Agency, Education And Networks : Gender And International Migration From Albania by Guy Stecklov( file )
1 edition published in 2008 in English and held by 11 libraries worldwide
This paper examines the causes and dynamics of the shift in the gender composition of migration, and more particularly, in the access of women to migration opportunities and decision making. The context of the analysis is Albania, a natural laboratory for studying migration developments given that out-migration was practically eliminated from the end of World War II to the end of the 1980s. The authors use micro-level data from the Albania 2005 Living Standards Measurement Study including migration histories for family members since migration began. Based on discrete-time hazard models, the analysis shows an impressive expansion of female participation in international migration. Female migration, which is shown to be strongly associated with education, wealth, and social capital, appears responsive to economic incentives and constraints. Yet, using unique data on the dependency of female migration to the household demographic structure as well as the sensitivity of female migration to household-level shocks, the authors show that it is the households themselves that are the decision-making agents behind this economic calculus and there is little to suggest that increased female migration signals the emergence of female agency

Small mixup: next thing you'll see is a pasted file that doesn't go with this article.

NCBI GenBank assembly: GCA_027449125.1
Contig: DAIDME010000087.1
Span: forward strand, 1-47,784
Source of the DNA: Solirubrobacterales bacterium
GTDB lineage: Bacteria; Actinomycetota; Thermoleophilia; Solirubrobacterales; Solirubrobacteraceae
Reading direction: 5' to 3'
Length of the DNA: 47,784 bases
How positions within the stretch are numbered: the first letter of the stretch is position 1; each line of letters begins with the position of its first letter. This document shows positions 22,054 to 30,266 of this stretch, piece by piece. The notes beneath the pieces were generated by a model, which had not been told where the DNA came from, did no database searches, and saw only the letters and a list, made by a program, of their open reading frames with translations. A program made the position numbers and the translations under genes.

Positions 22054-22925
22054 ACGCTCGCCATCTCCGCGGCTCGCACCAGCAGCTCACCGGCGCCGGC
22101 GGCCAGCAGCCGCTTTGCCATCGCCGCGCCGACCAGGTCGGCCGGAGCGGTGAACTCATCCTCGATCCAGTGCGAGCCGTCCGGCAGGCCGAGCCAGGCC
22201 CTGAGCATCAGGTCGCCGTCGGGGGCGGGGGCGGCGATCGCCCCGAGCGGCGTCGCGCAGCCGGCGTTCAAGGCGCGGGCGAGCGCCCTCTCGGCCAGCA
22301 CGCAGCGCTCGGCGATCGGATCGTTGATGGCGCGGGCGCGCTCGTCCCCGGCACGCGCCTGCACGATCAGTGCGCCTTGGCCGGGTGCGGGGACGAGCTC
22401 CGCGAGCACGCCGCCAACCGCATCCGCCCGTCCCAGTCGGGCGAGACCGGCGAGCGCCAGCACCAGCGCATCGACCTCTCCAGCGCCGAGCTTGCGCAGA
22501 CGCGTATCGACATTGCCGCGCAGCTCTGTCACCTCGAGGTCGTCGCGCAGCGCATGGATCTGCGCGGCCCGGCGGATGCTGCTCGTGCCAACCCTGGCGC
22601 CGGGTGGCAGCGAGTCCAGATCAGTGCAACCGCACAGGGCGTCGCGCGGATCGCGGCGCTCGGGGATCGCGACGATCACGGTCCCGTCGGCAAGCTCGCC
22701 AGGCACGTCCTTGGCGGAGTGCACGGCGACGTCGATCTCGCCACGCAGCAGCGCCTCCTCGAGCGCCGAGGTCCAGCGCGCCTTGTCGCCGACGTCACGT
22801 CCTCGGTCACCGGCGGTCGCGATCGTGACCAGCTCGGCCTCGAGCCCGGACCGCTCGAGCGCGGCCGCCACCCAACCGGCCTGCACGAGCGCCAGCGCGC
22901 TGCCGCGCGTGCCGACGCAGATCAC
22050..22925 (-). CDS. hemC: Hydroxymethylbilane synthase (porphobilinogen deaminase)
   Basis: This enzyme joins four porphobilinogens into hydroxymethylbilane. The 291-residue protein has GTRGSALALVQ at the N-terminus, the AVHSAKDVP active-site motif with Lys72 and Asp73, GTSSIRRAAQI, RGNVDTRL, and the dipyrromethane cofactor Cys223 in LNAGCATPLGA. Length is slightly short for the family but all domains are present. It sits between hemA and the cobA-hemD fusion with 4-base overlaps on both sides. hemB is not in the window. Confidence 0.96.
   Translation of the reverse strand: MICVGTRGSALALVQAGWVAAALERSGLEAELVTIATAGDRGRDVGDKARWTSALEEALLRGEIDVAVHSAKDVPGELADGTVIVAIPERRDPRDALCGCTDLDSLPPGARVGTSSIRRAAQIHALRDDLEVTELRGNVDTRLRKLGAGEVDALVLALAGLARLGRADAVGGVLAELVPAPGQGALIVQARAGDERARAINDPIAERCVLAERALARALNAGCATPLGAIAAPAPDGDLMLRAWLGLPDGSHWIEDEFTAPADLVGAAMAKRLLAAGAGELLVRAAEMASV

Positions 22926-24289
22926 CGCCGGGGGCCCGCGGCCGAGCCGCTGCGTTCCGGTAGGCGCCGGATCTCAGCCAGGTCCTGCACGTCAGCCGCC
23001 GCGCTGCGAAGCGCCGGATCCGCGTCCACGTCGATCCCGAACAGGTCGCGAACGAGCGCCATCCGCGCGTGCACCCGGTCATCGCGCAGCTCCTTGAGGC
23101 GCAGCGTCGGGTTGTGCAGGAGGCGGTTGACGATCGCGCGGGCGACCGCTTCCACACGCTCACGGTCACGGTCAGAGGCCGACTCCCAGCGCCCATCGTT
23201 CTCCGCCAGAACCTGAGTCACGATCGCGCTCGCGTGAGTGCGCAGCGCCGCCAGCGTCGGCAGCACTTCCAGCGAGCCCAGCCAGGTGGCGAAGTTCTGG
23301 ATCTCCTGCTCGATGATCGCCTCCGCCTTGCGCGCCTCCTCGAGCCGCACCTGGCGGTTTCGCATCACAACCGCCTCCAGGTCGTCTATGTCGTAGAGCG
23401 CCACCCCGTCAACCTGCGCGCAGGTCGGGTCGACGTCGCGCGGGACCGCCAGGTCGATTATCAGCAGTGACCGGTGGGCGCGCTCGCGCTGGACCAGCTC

Gender, networks and Mexico-US migration by Benjamin Davis( Article )
1 edition published in 2001 in English and held by 1 library worldwide
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Alternative Names
Davis, Benjamin Kaylor, 1964-
English (38)